Preserving employees’ rights to secret ballots

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By Congressman Bob Goodlatte

It has been widely reported that one of the top priorities of the incoming Obama Administration is the enactment of the Employee Free Choice Act, legislation which strikes a huge blow to the privacy rights of workers throughout the country.  With a title like the “Employee Free Choice Act” you would expect this legislation to protect the American worker.  Unfortunately, it does the exact opposite and its title is deliberately misleading. 

    This legislation, which I voted against in 2007, allows the National Labor Relations Board (NLRB) to certify a union without conducting a requested secret ballot election.  The National Labor Relations Act (NLRA) gives private-sector workers the right to join or form a labor union and to bargain collectively over wages, hours, and other working conditions.  The Employee Free Choice Act would change the procedures under which workers choose to join, or not to join, a union by eliminating the secret ballot system and requiring employees to make their decisions public.

    Under current law, employees can petition or sign union authorization cards, commonly referred to as “card checks”, requesting union representation.  If at least 30 percent of employees have signed the petition or cards, the NLRB conducts a private-ballot election to determine if union representation is desired by the majority of the employees.  The Employee Free Choice Act would give the NLRB the authority to forgo the secret ballot election when a majority of the bargaining unit employees have signed authorizations designating the union and there is no other union currently recognized as the exclusive representative of any of the employees.  These card checks are not private and can be made known to unions, employers, or others.  When choosing whether or not to join a union, employees must have the right to cast a private ballot.  They should not face fear of intimidation by union bosses and organizers or by employers.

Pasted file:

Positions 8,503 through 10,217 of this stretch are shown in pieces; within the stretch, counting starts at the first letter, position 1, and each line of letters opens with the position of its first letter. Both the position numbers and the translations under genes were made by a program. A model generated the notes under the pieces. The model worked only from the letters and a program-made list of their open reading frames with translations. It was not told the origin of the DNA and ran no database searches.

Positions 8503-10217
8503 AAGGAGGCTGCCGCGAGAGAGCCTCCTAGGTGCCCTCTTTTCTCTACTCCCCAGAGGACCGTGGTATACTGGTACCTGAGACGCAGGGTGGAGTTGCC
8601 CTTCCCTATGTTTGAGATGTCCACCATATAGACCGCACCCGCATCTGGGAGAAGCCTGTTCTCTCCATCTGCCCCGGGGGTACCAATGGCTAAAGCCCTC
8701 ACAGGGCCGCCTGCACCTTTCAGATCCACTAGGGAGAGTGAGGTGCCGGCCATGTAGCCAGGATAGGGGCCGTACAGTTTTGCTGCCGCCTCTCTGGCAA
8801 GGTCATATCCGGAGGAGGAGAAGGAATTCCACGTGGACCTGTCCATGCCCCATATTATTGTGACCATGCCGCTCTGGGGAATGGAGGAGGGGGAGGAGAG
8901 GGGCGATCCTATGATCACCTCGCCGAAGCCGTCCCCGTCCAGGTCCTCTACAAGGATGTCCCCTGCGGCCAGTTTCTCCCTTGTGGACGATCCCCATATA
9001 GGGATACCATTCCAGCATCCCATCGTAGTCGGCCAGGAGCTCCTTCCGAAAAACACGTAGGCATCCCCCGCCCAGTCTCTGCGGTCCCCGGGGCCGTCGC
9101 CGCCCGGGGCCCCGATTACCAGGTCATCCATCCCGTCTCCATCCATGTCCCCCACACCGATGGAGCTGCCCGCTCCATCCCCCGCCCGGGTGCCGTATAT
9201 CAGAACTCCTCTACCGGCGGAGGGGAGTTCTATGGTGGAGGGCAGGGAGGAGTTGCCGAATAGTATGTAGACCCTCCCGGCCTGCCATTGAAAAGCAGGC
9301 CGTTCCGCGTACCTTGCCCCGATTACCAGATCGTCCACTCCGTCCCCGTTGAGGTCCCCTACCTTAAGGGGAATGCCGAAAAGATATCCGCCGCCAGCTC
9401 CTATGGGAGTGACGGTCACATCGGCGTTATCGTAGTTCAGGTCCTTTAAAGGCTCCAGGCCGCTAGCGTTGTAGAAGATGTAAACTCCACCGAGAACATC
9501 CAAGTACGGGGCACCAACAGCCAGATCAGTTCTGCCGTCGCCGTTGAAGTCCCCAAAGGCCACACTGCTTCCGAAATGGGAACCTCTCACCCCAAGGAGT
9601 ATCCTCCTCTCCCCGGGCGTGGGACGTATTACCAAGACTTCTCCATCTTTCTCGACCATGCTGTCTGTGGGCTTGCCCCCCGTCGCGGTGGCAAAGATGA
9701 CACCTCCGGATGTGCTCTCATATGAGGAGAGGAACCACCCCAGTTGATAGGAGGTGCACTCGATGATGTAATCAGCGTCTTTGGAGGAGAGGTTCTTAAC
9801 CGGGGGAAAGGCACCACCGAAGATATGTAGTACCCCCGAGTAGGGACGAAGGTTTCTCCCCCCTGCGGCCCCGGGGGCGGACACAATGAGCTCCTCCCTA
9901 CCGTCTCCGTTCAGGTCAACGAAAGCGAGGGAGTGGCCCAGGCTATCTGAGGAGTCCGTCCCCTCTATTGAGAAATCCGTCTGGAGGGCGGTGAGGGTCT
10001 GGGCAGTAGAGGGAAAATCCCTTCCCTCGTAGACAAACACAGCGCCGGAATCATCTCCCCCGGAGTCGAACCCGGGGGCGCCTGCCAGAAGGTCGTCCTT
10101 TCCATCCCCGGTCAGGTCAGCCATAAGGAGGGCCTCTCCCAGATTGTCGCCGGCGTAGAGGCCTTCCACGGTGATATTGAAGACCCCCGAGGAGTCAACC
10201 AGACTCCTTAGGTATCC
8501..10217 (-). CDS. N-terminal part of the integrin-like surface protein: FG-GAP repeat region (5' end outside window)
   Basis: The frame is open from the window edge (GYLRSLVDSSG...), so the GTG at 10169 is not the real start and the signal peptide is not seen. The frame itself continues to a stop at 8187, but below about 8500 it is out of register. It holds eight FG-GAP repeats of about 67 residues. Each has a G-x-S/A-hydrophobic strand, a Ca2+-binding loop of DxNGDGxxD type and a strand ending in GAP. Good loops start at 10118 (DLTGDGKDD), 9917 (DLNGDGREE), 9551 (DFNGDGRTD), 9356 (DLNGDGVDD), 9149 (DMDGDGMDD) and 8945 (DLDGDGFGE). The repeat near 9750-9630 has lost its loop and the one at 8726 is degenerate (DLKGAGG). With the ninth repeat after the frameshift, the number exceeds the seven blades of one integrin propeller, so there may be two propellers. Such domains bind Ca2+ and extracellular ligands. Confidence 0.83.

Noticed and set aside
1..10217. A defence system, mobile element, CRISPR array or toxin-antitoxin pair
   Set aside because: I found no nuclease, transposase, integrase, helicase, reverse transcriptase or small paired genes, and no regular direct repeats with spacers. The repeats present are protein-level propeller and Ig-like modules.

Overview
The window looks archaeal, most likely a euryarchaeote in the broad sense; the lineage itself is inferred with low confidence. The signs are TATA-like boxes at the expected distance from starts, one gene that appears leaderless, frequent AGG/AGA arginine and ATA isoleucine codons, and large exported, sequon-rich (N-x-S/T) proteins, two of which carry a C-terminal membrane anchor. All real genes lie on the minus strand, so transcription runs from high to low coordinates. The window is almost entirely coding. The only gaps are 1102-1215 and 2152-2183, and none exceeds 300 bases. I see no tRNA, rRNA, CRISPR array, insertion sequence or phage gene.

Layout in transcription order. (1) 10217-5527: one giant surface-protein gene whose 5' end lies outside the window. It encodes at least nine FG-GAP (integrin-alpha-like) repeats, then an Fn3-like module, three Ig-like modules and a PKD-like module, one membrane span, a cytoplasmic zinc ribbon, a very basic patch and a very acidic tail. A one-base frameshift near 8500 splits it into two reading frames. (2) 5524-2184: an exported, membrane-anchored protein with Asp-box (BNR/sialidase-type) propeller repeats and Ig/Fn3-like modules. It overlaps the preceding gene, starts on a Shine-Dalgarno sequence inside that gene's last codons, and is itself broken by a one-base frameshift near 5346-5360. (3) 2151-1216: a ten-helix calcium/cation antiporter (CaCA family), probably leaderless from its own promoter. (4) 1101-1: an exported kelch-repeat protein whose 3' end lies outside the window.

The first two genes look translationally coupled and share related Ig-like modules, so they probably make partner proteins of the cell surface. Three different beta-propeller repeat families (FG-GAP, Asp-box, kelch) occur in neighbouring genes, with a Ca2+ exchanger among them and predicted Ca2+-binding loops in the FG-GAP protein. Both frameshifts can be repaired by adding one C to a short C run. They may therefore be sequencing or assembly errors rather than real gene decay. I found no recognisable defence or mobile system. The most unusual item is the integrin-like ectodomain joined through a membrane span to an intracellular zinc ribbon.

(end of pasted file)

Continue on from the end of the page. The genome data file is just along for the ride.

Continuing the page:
It is especially ironic that Democrats in Congress who are so eager to get rid of the secret ballot for American workers used a secret ballot process for their own leadership elections just a few weeks ago.  Despite the efforts of Big Labor and the Democratic majority in Congress, American workers continue to value their privacy and largely oppose the changes that would result from the passage of the Employee Free Choice Act.  In fact, recent polls indicate that 89 percent of Americans believe that a worker’s vote should remain private and not be public information.

     I support the right of workers to organize unions when they choose, but while the name of this bill implies a promise of choice for employees, the intent of the bill strips employees’ freedom of privacy by eliminating the secret ballot system.  Secret ballots are a hallmark of a free and democratic society and are strongly supported by the overwhelming majority of our citizens including union members.  I will continue working to protect this most basic of freedoms for all American workers.